What percentage orange juice are you drinking?
One of the questions that always throws a foreigner off (and I mean always) in Japan is when you try and order an orange juice at a restaraunt. Inevitably the sinario goes the exact same way each and every time... first you order. Then the waiter/waitress replies in quick rounded Japanese, almost a little too quite, as they are trying to be polite and wholy insecure with talking to a foreigner. Next comes the blank stares by both parties, and then the re-order. Orange juice! More blank stares, and then the same question. "Yes, I know you ordered that, but what percentage of orange juice would you like to drink?"
Ah! And that's the trick folks... knowing that in Japan, ordering 100% is like ordering a Coke in the American south. I ordered a Coke! Not Pepsi! But in the American south, soda-pop (which easterners just call soda and westerners happen to call pop) all get confused over. Ordering a Coke doesn't necessarily mean Cocacola, it means cola flavored beverage. Who knew? But in Japan when I order a Cola, I always get Coke. Happy day! It's just that darn orange juice you have to be careful about. I just happen to be a 20% to 30% orange juice drinker. I find at that percentage it taste like Sunny Delight, or Tang! Yum.... astronauts around the world will be glad to know Japanese are all about variety, and the stress of having to order a simple drink. At least you think it would be simple... it's not.
Qoo tastes like Sunny Delight!
Of course there is the occasional apologetic look after ordering an orange juice, to which the waiter/waitress will reply, "Sorry, but is it okay if we only have a 100% orange juice?" That one used to throw me off too, because normally when I order orange juice I'm in the mood for 100% real freshly squeezed or otherwise orange juice! If I wanted watered down, third of the percentage, you think I'd be more specific? But the Japanese have this convenience thing down pat. Not everybody happens to like 100% and not everybody wants pulp. Some people are just more thirsty than they are juicy... and this makes buying juice fun. Prepare to keep on your toes when ordering food in Japan.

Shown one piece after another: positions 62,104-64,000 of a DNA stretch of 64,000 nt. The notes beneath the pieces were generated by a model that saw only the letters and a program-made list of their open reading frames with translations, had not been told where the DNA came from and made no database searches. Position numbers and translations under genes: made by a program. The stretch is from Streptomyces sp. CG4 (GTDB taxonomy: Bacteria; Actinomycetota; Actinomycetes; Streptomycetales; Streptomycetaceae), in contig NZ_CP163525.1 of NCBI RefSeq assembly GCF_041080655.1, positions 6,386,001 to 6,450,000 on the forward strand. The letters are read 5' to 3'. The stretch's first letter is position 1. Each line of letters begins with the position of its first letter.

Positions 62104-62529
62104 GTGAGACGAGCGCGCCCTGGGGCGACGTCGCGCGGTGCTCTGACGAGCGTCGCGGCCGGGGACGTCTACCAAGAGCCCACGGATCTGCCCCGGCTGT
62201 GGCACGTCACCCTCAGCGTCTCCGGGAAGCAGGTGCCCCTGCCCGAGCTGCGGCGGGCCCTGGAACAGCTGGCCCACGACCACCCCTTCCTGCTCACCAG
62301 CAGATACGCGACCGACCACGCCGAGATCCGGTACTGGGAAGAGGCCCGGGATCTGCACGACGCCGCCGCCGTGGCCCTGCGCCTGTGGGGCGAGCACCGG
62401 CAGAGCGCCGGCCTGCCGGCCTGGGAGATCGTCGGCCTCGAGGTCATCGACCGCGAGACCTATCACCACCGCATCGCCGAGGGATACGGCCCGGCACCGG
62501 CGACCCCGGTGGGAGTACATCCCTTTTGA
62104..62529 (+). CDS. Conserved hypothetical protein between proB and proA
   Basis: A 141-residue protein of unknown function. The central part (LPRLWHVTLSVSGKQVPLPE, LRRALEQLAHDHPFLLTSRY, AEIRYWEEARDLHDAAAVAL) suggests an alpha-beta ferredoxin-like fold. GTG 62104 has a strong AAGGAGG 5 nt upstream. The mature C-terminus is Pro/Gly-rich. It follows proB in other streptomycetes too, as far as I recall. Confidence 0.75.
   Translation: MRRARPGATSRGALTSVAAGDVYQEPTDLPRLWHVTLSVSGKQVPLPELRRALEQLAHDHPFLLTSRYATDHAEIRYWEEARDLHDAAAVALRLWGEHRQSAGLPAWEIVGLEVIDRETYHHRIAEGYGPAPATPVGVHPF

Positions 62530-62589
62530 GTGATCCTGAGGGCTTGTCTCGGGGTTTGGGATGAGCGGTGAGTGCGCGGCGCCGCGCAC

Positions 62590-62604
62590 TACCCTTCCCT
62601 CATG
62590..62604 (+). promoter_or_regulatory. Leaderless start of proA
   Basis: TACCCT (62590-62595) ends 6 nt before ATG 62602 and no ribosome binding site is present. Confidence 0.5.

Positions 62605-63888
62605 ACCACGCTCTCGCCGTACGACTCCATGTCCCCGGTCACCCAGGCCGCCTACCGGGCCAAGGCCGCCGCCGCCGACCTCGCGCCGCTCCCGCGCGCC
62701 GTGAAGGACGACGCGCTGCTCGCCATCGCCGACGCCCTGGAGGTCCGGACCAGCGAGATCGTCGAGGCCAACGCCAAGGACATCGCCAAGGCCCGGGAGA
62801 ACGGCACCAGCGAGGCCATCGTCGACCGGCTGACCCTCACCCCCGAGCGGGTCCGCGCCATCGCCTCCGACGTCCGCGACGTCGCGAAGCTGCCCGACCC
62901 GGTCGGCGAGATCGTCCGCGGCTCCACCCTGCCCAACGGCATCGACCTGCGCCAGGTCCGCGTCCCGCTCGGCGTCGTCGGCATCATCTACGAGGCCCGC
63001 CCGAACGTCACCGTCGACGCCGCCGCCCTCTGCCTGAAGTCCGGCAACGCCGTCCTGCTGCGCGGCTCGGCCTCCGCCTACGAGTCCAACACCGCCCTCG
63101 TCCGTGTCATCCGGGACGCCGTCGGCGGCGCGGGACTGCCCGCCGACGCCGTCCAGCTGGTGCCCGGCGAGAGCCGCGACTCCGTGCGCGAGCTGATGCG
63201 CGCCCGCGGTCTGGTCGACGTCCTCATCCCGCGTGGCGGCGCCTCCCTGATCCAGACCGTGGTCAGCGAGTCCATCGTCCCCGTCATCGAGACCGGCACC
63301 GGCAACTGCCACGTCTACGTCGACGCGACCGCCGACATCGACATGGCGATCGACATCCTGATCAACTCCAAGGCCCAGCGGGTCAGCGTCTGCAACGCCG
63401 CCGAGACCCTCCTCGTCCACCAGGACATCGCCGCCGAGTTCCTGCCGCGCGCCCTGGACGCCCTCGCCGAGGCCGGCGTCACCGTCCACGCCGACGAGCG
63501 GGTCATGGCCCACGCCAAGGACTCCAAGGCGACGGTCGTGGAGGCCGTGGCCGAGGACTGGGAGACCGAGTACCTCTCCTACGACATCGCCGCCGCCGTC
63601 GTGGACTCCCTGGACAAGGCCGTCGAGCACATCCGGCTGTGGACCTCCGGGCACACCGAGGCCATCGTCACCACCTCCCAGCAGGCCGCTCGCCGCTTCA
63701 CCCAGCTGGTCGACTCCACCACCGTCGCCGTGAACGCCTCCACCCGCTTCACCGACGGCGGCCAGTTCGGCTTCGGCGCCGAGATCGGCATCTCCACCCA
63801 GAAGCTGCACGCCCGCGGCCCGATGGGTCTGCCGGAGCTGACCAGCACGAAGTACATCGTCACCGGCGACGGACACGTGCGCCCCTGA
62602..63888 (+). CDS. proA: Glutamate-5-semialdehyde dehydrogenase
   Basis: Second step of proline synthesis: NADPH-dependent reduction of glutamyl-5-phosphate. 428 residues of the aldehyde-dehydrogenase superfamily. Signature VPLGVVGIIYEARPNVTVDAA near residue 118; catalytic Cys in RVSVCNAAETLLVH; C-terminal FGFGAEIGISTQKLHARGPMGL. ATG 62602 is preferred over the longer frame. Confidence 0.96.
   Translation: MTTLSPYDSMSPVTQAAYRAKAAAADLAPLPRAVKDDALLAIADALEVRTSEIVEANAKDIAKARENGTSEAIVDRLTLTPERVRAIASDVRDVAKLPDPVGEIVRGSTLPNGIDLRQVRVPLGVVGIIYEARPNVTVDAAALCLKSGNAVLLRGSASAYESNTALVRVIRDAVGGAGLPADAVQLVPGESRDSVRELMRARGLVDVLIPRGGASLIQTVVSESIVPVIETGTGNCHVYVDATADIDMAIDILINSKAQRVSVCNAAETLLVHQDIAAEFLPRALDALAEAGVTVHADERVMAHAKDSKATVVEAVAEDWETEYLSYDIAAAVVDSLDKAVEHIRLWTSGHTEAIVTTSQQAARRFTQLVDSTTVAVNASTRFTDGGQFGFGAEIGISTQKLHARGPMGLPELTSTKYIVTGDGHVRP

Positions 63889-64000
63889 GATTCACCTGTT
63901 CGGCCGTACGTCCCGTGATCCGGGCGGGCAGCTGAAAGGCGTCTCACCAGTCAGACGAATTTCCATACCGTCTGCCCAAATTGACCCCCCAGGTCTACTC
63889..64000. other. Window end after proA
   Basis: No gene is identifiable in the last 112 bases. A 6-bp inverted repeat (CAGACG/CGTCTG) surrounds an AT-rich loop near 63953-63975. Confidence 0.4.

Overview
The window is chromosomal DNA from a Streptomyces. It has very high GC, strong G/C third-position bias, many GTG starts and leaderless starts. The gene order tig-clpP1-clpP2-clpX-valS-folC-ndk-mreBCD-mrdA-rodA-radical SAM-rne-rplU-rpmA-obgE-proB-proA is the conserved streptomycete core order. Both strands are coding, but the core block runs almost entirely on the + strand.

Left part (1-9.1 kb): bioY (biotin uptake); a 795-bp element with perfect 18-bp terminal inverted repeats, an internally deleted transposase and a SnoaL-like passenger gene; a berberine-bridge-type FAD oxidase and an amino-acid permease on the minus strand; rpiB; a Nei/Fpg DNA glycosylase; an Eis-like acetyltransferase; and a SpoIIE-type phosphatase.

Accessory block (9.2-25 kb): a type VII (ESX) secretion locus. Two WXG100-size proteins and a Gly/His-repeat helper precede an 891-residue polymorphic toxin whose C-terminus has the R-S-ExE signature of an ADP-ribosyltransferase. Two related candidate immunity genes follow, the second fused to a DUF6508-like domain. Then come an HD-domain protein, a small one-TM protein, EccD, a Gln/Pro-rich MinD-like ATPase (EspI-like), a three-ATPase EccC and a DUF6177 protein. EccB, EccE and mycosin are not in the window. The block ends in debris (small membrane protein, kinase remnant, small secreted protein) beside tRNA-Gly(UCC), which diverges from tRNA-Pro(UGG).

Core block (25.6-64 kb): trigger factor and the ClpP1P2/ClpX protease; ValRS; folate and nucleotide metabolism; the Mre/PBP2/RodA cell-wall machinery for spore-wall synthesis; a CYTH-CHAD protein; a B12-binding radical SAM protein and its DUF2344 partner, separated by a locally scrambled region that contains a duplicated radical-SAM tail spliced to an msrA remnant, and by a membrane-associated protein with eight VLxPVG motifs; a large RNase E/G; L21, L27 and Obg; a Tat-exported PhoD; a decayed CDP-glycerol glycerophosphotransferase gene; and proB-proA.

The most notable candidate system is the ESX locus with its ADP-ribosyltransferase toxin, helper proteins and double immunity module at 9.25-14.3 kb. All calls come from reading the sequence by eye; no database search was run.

Another great moment is when you order fast food and they ask you after you have ordered, "Is this what you want?" No matter how many times you say yes, they will politely wait for confirmation. This one tricked me lots when I first came to Japan. The ackward moment in which I order, wait, have them ask me if this is what I really want right after I tell them my order, and then contemplate changing my order just to throw them off. Not that anybody ever does that... purposely changing an order after the polite double check. But it is this over politeness that first threw me off. In America they would as soon as spit in your food and then give it to you late before politely ensuring you have what you want. But that's the cultural difference for you. If you ask me, I prefer the Japanese way.
Oh, and by the way, if the food ever is late, or you are missing something, they give you the entire order at half cost or free... depending on the mood of the manager. I never get that in America. The best I ever recieved for my complaints State side when they forgot my french fries and half my order was a stern look and an attitude like, "What? You want us to actually work for a living? Get out of my restraunt." That's America for you. Always say what you think before you actually think of what you should say. Again, I think I prefer the Japanese way. Manners, politeness, and the artform of respect always win out in my book.